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How To Grow Your Own Food

Food Forest Abundance Education
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There are plenty of powerful benefits to growing your own food, both for yourself and for your community. You may be interested for health benefits, the environment, sustainability, or cost-saving reasons. However, all of these apply regardless of which one is most important to you! In this article, we will show you how to start a food forest, whether you live in a small apartment or have a large plot of land. 

It’s Better for the Environment

Establishing a food forest has a wide range of environmental benefits. One of those is that is increases your local biodiversity and provides a habitat for many species of insects, birds, and other animals. Another benefit is that it also helps capture carbon from the atmosphere and build healthy soil.

Benefits To Your Health

Working outside helps you stay active and improve your fitness levels. You’ll absorb more Vitamin D by spending the day in the sun and eat a healthier diet when it comes time to harvest your delicious produce. 

Building Community

Growing a food forest is a great way to connect with your community and have a positive effect on your neighbourhood. Spread the love by sharing surplus produce and educating others on the importance of local food production.

5 Simple Steps

It is not difficult to get started with growing your own food. Here are 5 simple steps, and a basic guide to growing your own food, inspired by the lessons of permaculture and food forest design. For more detailed guidance, and a food forest blueprint of your own, get in touch with our team.

Know Your Environment

Although it may sound simple, don’t overestimate the importance of this step. Take time to familiarize yourself with your surroundings and learn about the native plants and animals that live around you. What natural features can you take advantage of, such as slopes, rock features, or areas that get more sun than others? For example, if you have a sunken area in your backyard, consider turning it into a natural pool for irrigation and rainwater collection.

Design Your Garden or Food Forest

The design process encompasses choosing the right plants for your environment and where they should go to benefit the whole garden. Research which plants thrive when planted together and how to attract beneficial insects that can help control pests. You’ll also need to know about each plant’s light, soil, and water requirements. Read this post to learn about the eight layers of a food forest and arrange your plants accordingly.

If you live in an apartment with a balcony or only have a small yard to work with, you can still apply these concepts on a smaller scale. One example; set up a trellis behind a large planter box so that you can grow a fruiting vine and herbs out of the same soil.

Prepare The Soil

Soil type and soil quality are crucial to the success of your garden. That’s why it’s always a good idea to test your soil before planting. Once you have a better idea of your soil’s composition, you can add any needed amendments.

Stay away from chemical fertilizers or applying too many synthetic amendments. Instead, compost your food waste and use it to build your soil quality over time. Adding organic mulch will also help suppress weeds and keep your soil moist without disturbing it so that worms and beneficial microorganisms can get to work.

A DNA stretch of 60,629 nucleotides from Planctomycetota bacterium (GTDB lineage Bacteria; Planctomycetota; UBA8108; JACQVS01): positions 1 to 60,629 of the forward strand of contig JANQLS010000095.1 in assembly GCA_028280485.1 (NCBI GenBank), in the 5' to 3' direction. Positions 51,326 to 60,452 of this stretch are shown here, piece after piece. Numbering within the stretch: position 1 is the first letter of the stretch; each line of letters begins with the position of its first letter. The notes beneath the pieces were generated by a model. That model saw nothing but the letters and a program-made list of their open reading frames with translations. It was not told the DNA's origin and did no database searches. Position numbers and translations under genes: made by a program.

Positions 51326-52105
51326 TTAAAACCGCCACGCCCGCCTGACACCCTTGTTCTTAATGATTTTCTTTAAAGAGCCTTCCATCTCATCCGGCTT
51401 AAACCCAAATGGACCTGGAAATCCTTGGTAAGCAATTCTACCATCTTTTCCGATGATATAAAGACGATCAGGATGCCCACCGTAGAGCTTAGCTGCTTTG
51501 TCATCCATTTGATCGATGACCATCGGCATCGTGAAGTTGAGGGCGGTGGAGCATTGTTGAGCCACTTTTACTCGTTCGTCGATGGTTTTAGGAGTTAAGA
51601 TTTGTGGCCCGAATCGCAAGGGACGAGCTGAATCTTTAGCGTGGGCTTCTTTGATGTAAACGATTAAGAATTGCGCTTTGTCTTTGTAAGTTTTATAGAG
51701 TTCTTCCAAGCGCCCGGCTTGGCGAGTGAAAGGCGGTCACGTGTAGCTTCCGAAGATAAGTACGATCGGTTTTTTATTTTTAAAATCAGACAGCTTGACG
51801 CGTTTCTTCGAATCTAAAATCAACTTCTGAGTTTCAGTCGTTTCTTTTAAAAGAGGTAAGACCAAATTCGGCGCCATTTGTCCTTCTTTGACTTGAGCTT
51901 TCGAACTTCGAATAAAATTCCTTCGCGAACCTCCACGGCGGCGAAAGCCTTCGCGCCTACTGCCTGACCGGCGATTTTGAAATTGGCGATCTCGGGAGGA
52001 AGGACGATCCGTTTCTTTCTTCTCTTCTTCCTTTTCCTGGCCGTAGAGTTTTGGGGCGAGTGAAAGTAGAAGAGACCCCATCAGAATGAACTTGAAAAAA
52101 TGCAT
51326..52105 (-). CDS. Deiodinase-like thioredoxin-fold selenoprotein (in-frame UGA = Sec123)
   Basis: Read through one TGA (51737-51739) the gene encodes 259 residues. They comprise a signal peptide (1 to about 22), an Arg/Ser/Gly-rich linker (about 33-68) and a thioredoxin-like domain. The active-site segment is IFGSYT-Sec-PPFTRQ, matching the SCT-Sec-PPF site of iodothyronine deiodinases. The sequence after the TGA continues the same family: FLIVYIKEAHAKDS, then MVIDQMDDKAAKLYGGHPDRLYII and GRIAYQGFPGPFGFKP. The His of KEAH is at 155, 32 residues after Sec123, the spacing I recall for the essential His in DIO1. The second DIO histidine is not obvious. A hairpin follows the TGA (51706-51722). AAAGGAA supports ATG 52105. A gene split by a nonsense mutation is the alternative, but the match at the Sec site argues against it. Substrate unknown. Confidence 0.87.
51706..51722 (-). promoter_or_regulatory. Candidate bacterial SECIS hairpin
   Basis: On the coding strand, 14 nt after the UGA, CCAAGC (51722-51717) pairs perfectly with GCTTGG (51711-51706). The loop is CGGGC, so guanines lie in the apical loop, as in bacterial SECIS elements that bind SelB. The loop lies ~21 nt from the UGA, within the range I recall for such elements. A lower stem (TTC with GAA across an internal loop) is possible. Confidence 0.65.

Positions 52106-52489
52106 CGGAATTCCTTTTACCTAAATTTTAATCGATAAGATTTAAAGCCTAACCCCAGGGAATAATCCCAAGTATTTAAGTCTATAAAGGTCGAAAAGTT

Plant The Seeds

Plant your garden during the appropriate time of year so that your plants can establish themselves in the right conditions. Start with taller plants that take longer to grow, and make sure you space out your plants in accordance with their fully grown sizes. You should also consider the sun and water requirements that your garden will have when it’s fully established.

For example, will the apple tree you’re planting now overshadow your vegetable patch in a couple of years? If you’re working with a small space, use raised beds. This way, you don’t need to till the soil and can build the bed layer by layer with compost and mulching materials.

Maintain & Nurture

Use a resource-efficient, sustainable irrigation system, such as drip irrigation. Also consider rainwater collection systems that can be attached to your roof gutters and stored in large barrels.

When it comes to weeds, try to work with them rather than seek to eradicate every weed you can find. Many weeds are beneficial in terms of attracting pollinators and accumulating nutrients in the root zone for other plants to access. You’d be surprised how many common garden weeds are not only edible but are delicious too!

In Conclusion

If you’re interested in creating your own food forest, you can make the process easier by purchasing one of our blueprints. Each of our Food Forest Landscape Blueprints is completely customized to your unique needs and environment.

In addition, you can join our cooperative as a partner and help support our mission of transforming neighborhoods all around the world into thriving, edible landscapes. If you would like to assist in installation, facilitate educational opportunities, sell food forest surplus within your community, or work with our designers to build food forests, don’t hesitate to reach out to our team and begin fostering a relationship with us!

Food Forest Abundance

Food Forest Abundance

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Let us show you how by transforming your yard into a food forest and creating a system of self-reliance that’s easy and enjoyable.

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